Successfully Managing Open Innovation and Crowdsourcing
How Leading Organizations Manage Their Open Innovation and Crowdsourcing Efforts
Although there are simple and cost effective ways to jumpstart your efforts – for example, leveraging a company like InnoCentive to host prize-based challenges in order to rapidly find solutions to your most pressing problems – leading organizations that wish to truly embrace open innovation and crowdsourcing do so through careful planning. When seeking to engage external talent, one of the first of many questions you must first ask yourself is: Why are we doing this? What do we hope that external talent can achieve for us that our internal talent cannot (or should not) achieve, and how do we integrate the two together?
The second question leading organizations in open innovation ask themselves is: Why will they care? And one good place to start in answering this difficult question is to ask: What kind of organization do you have? Do you have a product-driven organization like Microsoft that is very much organized around products? Do you have a customer-driven organization like Hallmark that is organized around customer moments instead of around products? Or do you have a purpose-driven organization? While it does not technically matter what kind of organization you have, the key is to find something that not just your employees will engage with, but that your customers and partners will engage with as well. This could be purpose, but it could also be love for a brand or a well-designed, emotionally-connected product.
Other questions to ask:
- In our organization, where does open innovation fit in our overall innovation efforts?
- How are we looking to connect?
- Do we want to build our own proprietary global sensing network that allows us to pull together insights and ideas from lots of different types of sources in different locations?
- Or, do we want to utilize external service providers like InnoCentive to get up and running faster or go wider than our own proprietary networks can go?
- Are we looking for crowd labor or creativity, or are we looking to engage in open innovation or civic engagement in creating innovative solutions?
- Are we looking for possible solutions to problems that we have already identified?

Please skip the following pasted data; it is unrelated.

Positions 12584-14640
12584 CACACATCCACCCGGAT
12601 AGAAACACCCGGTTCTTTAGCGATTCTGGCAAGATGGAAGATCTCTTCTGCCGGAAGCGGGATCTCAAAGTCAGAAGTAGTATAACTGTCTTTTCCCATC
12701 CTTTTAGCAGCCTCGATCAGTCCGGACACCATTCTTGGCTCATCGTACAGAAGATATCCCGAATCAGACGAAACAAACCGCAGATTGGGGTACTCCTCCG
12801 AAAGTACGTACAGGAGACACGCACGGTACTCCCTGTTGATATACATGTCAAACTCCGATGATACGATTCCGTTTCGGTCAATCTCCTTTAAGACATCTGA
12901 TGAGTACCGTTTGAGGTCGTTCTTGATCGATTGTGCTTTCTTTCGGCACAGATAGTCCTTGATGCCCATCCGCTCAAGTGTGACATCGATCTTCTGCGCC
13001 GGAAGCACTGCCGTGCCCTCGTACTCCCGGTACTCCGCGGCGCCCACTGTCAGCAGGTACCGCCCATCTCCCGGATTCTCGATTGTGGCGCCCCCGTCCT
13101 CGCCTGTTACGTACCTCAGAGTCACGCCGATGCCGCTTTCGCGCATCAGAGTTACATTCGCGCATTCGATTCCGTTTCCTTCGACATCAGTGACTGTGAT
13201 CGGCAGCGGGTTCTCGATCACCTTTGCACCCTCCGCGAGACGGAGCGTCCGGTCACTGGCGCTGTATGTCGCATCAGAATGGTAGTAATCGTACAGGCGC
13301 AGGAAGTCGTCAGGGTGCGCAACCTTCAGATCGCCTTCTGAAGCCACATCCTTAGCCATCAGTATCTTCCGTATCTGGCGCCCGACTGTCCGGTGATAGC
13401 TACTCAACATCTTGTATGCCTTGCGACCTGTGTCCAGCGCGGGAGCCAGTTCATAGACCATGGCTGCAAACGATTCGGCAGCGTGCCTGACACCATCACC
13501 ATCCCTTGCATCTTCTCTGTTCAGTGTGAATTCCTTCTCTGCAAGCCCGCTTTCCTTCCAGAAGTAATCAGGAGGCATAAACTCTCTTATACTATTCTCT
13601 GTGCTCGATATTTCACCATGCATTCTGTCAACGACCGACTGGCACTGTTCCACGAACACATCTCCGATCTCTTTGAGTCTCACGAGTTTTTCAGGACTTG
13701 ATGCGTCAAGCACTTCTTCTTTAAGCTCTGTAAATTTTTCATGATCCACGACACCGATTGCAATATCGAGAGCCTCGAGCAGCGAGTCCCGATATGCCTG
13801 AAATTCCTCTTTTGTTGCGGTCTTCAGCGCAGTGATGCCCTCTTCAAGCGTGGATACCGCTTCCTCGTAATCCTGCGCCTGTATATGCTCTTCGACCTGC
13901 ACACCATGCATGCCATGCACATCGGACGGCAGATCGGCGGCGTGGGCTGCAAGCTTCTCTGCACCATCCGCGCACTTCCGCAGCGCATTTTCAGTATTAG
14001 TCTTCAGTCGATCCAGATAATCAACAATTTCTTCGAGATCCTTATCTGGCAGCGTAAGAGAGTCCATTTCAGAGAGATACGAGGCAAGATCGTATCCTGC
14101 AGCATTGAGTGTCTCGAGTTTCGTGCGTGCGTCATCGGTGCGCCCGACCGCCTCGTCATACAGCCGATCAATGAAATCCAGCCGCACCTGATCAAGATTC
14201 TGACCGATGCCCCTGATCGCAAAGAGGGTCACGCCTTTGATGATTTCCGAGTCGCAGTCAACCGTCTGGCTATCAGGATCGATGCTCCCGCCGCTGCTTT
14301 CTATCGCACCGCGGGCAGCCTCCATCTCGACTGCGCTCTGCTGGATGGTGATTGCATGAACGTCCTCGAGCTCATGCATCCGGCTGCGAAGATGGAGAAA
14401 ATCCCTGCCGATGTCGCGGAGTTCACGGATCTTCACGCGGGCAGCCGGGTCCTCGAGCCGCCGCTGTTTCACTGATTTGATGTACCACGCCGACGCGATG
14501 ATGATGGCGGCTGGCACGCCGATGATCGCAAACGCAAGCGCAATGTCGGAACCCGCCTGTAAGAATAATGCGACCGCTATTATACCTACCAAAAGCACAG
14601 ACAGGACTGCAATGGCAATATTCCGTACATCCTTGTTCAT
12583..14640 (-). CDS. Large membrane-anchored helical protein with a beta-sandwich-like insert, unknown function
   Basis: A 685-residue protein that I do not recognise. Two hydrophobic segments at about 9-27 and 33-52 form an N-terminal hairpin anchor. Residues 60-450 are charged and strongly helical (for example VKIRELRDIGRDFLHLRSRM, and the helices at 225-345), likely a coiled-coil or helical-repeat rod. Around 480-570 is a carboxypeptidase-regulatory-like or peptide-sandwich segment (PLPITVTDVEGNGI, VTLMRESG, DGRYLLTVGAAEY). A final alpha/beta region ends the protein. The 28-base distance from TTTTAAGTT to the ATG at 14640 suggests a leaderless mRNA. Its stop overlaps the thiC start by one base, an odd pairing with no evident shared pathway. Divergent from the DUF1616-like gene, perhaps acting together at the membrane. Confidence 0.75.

- Are we looking with current and potential suppliers at the intersection of what is needed and what is possible?
- Or, are we looking more broadly to identify new insights through which we can drive our innovation efforts?
Note that one must be careful not to become too focused on ideas. Great ideas fail all the time – poor value translation, poor value access, poor timing, and so on. Rather, getting to creative solutions to problems and challenges is key to innovation success.
Another important questions is: What tool is best for this problem? We have all heard the saying that if you have a hammer every problem looks like a nail. Well, when it comes to open innovation and crowdsourcing, there are lots of tools that we can use, but only if we first understand the nature of the work we are trying to get done. Is it a creative piece of work that we can put out to a community like 99Designs? Or do we just need someone to help us temporarily through a place like PeoplePerHour? Or, perhaps we are trying to solve problems, both big and small, and want to leverage a company like InnoCentive to create and tap into both internal and external communities of problem solvers to accelerate our innovation efforts.
Smart organizations identify the different work and challenge scenarios they expect to face over time and then identify which resourcing option(s) make the most sense for each scenario. They then work to form the relationships and agreements necessary with firms like InnoCentive to make sure that they will have reliable resources in place for when they seek to utilize a particular type of resource to tackle the matching challenge or work scenario.